The Czech Republic has long traditions of right-wing and left-wing extremist movements. They initiated several serious tragic events in the history of the country, including the Sudeten-German Nazi uprising in 1938 and the subsequent Nazi occupation of the country, the communist seizure of power after the war and the following reign of terror, and a wave of right-wing extremist violence in the 1990s that claimed several dozen victims.
In our times, the country faces a number of important challenges in the field of extremism and counter-extremism. The trend in recent years has been a decline of traditional forms of right and left-wing extremism, in contrast with the radicalization of broader parts of society and the first manifestations of violent religious Islamist extremism.
It is still true that right-wing extremism has driven the highest number of violent incidents in the post-communist period. However, the level of direct physical violence significantly declined in the 2010s in comparison with the situation in the 1990s and the 2000s. During those two decades, gangs of racist skinheads attacked political and racial enemies and killed approximately 30 people, mostly Roma and migrants.
A wave of anti-Roma riots organized by the neo-Nazi scene hit the country in 2009-2013. The police protected Roma settlements against violent crowds in which many local “ordinary citizens” participated. Several arson attacks against Roma houses occurred at that time.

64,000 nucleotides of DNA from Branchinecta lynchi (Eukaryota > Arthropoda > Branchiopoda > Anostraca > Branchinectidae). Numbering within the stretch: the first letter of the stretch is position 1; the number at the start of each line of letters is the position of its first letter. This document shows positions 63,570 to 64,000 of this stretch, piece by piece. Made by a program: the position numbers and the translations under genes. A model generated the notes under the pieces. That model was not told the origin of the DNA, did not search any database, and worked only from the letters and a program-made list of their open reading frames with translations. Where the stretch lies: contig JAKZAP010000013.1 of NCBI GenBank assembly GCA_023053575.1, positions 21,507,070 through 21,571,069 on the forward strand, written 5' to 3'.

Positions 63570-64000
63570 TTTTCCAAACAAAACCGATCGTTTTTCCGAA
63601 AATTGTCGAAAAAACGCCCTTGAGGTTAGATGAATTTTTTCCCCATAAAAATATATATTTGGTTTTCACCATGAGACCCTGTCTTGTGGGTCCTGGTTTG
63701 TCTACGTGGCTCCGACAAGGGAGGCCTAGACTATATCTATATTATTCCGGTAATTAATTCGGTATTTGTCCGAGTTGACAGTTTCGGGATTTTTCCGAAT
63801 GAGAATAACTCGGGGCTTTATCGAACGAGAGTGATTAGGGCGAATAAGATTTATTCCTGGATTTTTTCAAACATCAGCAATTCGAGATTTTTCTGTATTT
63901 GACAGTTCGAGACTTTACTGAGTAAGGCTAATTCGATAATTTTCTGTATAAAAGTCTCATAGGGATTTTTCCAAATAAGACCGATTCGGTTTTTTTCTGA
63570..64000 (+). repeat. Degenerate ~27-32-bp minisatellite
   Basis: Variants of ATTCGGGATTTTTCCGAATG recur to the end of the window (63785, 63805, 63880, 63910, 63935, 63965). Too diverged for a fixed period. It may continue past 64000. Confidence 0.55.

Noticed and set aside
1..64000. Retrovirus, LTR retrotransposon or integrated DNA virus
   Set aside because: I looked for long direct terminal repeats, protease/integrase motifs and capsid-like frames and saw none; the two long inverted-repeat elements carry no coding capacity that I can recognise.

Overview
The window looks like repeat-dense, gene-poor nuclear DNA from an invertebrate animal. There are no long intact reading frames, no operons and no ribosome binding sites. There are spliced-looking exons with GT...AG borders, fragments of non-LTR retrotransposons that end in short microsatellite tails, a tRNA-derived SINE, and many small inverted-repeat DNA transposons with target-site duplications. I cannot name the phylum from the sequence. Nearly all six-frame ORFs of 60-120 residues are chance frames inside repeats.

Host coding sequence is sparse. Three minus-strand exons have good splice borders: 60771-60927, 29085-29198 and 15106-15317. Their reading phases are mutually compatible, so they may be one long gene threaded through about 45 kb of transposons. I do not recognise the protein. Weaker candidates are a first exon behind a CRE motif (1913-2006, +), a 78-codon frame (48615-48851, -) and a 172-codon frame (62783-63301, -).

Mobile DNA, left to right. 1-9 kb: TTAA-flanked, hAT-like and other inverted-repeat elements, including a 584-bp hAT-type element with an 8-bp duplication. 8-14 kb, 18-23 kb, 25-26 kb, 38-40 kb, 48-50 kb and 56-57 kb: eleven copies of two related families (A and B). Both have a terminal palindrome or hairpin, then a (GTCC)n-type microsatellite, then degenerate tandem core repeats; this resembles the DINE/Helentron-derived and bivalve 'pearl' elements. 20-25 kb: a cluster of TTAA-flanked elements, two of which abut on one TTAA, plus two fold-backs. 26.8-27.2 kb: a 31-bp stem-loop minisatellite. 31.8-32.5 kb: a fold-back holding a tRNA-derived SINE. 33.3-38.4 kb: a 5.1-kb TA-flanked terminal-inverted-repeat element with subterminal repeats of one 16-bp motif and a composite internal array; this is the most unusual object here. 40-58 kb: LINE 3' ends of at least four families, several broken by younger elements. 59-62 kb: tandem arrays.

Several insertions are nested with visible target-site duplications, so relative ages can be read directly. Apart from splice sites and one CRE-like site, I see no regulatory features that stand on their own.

For example, in April 2009, a group of four perpetrators from the neo-Nazi scene in Silesia attacked a house inhabited by a Roma family in the town of Vítkov with Molotov cocktails. A two-year old Roma girl suffered burns on 80% of her body.
This case in particular prompted a strong governmental counter reaction. Important neo-Nazi structures were destroyed around the turn of the decade, including the group Blood & Honor Combat 18 Bohemia/Sudetenland, which attacked a Roma dormitory in the town of Aš in 2011.
A new spur to right-wing extremist mobilization arose with the migration crisis in 2015. Violent right-wing extremist acts against migrants and their supporters have been relatively limited. Several paramilitary and vigilante groups were established with the goal to protect the border and homeland security, but their organizational structures are unstable and they do not use violence.
However, a massive growth of hate speech and threats to political opponents on the internet aroused concern from the point of view of protection of democracy. Manifestation of anti-Islamic attitudes is widespread, despite the fact that the Czech Republic is home to only around 20,000 Muslims. There is a spectrum of protest activism without deeper ideological background, very often with pro-Kremlin sympathies.
In the summer of 2017 there was an alarming incident. A 70 year-old activist of the anti-Islamic scene twice put logs on railroad tracks in a bid to derail trains. He only slightly damaged two sets of carriages and no one was injured. He left several notes with incorrect Arabic inscriptions at the incident sites, aiming to incite hatred against Muslims. He was charged with a terrorist attack. The trial had not started as this report went to press.
There is also a real Islamist extremist threat in the Czech Republic. In 2017, a young Slovak convert was charged with preparing a terrorist attack in Prague, but this case has not yet been adjudicated in court.